9 Interesting Cloud Computing Statistics and Facts (2020)

You’ve probably heard of cloud computing, even if you don’t know what it is.

And you’ve DEFINITELY used cloud computing, even if you don’t know what it is.

Cloud computing has been around for a while, but in the last few years it’s gained more and more prominence. 

At this rate, the shift to cloud computing is one of the most important tech trends and is defining of our era.

And while these statistics are good if you’re just curious, they’re also very telling of what the future of the internet and tech are.

Before we jump in, let me briefly explain what cloud computing is—since it’s a less obvious concept than “internet statistics” or “e-commerce statistics.”

Cloud computing is actually a broad definition. Broadly speaking, it means using computer resources that aren’t directly present or directly managed to provide computing power.

Here’s a simple way of picturing it, courtesy of Wikipedia (which has more info if you want it):

Cloud_computing

You may have some confusion about the difference between cloud computing and web hosting. Especially since this is a hosting blog.

To put it simply, web hosting is just offering/using remote server space for web projects. 

Cloud computing can include web hosting, but also a lot more. Because cloud computing itself is part of a lot of different things as more work gets taken off hardware and into software.

So when it comes to hosting:

Instead of renting space on a single, physical server, you’re using an entirely digitized server. Cloud hosting, which is hosting that uses the cloud offers a lot more opportunity to expand and scale up.

Further Information:

You can read about the overall differences between cloud computing and web hosting here, and more specifically the differences between cloud hosting and web hosting here.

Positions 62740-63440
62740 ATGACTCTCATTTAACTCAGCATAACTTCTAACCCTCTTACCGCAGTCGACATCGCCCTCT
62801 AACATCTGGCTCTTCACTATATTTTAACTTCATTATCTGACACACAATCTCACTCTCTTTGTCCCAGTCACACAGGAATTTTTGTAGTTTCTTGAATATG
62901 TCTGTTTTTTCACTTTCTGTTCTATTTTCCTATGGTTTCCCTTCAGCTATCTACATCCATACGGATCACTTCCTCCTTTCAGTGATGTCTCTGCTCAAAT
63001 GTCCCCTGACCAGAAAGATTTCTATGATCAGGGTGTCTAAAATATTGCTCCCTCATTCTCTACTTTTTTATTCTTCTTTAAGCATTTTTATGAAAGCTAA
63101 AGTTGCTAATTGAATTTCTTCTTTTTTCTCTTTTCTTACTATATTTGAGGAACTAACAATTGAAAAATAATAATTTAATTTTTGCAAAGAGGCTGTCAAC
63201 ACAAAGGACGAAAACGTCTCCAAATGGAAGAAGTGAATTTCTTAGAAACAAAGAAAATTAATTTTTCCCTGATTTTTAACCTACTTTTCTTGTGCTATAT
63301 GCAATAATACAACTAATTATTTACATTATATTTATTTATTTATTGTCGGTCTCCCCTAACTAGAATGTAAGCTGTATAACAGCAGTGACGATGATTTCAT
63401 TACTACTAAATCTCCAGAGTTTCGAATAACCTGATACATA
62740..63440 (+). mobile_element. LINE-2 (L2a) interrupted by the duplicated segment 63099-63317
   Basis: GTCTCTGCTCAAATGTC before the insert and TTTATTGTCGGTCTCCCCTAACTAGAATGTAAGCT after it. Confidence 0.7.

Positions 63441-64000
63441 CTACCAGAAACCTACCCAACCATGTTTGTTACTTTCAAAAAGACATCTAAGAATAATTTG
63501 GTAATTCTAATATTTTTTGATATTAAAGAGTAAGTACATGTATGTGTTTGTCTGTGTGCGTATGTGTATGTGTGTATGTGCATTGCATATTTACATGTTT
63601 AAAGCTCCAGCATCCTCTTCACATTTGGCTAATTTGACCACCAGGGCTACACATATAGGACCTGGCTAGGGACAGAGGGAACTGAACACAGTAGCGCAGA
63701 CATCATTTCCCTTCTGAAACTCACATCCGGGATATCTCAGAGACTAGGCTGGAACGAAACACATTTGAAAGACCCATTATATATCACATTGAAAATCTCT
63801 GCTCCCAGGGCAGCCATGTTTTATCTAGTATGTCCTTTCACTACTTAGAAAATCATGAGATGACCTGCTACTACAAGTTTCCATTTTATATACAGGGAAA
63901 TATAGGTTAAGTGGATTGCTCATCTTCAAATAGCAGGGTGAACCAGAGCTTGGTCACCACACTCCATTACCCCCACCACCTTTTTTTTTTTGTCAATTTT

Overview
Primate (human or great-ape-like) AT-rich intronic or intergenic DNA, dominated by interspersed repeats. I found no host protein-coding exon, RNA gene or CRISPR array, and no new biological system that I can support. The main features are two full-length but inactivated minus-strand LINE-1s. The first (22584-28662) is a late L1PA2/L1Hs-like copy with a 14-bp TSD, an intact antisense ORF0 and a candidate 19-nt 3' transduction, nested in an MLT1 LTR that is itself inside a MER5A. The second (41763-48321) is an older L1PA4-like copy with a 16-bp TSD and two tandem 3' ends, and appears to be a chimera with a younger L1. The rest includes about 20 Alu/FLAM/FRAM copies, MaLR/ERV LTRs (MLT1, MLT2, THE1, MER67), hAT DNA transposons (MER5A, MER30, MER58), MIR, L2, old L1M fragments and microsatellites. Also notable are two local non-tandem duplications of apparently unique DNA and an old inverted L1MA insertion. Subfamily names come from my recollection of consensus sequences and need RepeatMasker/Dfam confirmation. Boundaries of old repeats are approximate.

But I think that’s enough explanation…so let’s dive into the stats!

Item 1: The global cloud computing market was about $272 BILLION in 2018, and is expected to get WAY bigger in the next few years.

This data comes to us from MarketsandMarkets. It’s a reputable firm whose services have been used by some of the world’s most successful companies.

So here’s what MarketsandMarkets tells us:

cloud computing market size and growth

The 2018 estimate for global cloud computing’s market size is $272 billion.

(Yes, I know it’s already 2020, but this report was released in 2019 and sometimes the cost of quality is timeliness).

Anyway, the numbers here are crazy, because they predict really strong growth…

…All the way to a more than doubling of market size by 2023, at $623 billion.

That’s absolutely enormous, and is further proof of everything going to the cloud.

What’s also interesting is seeing the growth by region: basically every region is expected to see a lot of growth, with the proportions of market size staying roughly the same.

Dang. But that’s cloud computing in general—not the subsets of the cloud computing market.

I’m going to get into some more specific stats now:

Item 2: Global spending on public cloud services will more than double by 2023.